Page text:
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Instagram or eat? The trend toward Instagram-centric dining

Is that bread even good?

Is that bread even good? David Joles

There’s a scene in the technology-terror series, Black Mirror, in which the character played by actress Bryce Dallas Howard takes a sip from her Instagram-worthy latte and finds it bitter. She dutifully Instagrams it anyway, pretending it was the perfect start to her day. The post instantly garners a series of likes.

It's innocent enough if the only victim is your own palate. But what happens when the food is designed and prepared solely for the Instagram set? 

You get the Instagram-inspired dish, and the Instagram-inspired restaurant. If you haven’t seen it yet, keep your eyes peeled because you’re about to.

Look for the first signs of it, naturally, coming out of New York City, where Black Tap Burgers & Beer is racking up three-hour waits for ridiculous $15 “milkshakes” with candies and cookies adhered to the outside of the glass. Lollipops the size of your head and entire webs of cotton candy act as wackadoodle garnishes.

Or, consider Manhattan's new cookie dough "ice cream" shop, DO. Rush right over, get an enormous blob of raw cookie dough dropped onto a cone, and style, shoot, and post it to your social media accounts. Then, take a bite and throw it in the trash can around the corner. What plays well for the cameras doesn't always play well in the stomach.

Or consider Taipei’s new "restaurant," Modern Toilet, where "food" shaped liked turds is served to the guest in a faux toilet bowl. At least they're cutting out the middle man here and presenting their food as actual waste.  

Our most Instagrammed local restaurants -- Milkjam, Glam Doll, and Penny's -- all have the important distinction of also being delicious. That said, it seems obvious that Milkjam designed their black cone and Glam Doll the macaroni and cheese donut with Instagrammers at least partly in mind. Penny's fully admits that their space was designed to be an Instagrammer's paradise.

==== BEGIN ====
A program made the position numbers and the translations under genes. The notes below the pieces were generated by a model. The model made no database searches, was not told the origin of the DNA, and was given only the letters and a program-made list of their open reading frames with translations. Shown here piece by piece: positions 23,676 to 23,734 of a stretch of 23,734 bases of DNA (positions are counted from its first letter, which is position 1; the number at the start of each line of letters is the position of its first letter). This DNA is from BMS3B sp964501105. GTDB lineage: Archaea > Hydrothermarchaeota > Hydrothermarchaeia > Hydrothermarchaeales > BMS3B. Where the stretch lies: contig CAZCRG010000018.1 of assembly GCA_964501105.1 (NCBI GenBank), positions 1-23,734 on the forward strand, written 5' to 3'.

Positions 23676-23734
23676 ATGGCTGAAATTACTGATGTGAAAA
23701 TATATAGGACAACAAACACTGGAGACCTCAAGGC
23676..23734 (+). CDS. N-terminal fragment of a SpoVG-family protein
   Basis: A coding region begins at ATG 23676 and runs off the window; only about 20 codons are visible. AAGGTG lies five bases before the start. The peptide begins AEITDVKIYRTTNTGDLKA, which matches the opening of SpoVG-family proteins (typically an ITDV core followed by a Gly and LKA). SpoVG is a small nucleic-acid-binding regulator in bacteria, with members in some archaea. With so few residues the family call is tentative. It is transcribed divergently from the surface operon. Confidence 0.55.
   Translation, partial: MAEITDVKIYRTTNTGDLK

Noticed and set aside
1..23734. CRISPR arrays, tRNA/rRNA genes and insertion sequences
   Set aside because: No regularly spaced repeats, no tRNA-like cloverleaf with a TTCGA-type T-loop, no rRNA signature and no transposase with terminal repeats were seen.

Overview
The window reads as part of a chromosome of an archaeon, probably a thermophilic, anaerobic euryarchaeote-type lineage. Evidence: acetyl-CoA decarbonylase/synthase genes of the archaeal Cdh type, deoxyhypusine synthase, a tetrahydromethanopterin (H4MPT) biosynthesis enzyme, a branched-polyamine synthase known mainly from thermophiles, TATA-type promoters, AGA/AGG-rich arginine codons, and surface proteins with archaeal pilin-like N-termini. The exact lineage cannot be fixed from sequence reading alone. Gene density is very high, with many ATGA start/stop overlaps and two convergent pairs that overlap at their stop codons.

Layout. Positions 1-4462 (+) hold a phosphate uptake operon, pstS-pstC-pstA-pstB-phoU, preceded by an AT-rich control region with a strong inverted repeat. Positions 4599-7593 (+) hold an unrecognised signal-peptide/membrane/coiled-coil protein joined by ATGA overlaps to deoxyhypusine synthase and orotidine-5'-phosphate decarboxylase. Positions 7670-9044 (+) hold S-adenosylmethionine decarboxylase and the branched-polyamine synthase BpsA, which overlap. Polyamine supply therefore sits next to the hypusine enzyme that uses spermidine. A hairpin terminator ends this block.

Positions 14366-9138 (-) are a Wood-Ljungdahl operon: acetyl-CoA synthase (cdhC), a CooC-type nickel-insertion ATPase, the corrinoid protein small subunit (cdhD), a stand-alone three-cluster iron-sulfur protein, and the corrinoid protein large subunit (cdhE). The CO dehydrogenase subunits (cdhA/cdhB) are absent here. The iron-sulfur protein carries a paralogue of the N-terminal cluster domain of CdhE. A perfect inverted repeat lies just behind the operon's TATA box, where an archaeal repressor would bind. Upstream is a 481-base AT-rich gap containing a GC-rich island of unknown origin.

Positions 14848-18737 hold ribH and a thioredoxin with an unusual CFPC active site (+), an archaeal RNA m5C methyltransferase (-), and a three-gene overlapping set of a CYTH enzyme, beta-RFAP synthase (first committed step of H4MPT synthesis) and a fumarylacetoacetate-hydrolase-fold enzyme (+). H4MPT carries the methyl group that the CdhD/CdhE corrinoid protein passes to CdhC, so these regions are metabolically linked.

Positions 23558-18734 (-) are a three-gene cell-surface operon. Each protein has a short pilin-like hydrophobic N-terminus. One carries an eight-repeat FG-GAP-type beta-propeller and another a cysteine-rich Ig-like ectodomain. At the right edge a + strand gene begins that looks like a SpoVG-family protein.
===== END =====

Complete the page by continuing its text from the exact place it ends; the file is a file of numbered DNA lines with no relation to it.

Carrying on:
Food is inarguably an art form complete with color and shape and sculpture, and thus it can genuinely inspire us to capture it as a moment in time.

But the most important part about food is eating it. The very best meals are the ones you eat before you've remembered to whip out your phone. A dinner party where nary an app is opened turns out to be a great meal, indeed.

So now that the insta-dish and the insta-restaurant are upon us, now what? 

The answer is is ready and waiting for the first taker: the restaurant that insists you put your phone in a locking phone bag before you can be seated, just like at a Dave Chapelle stand-up show.

Phone-free dining spaces. They're the next big thing.

You can jump on Twitter and tell everyone about it in the car on the way home.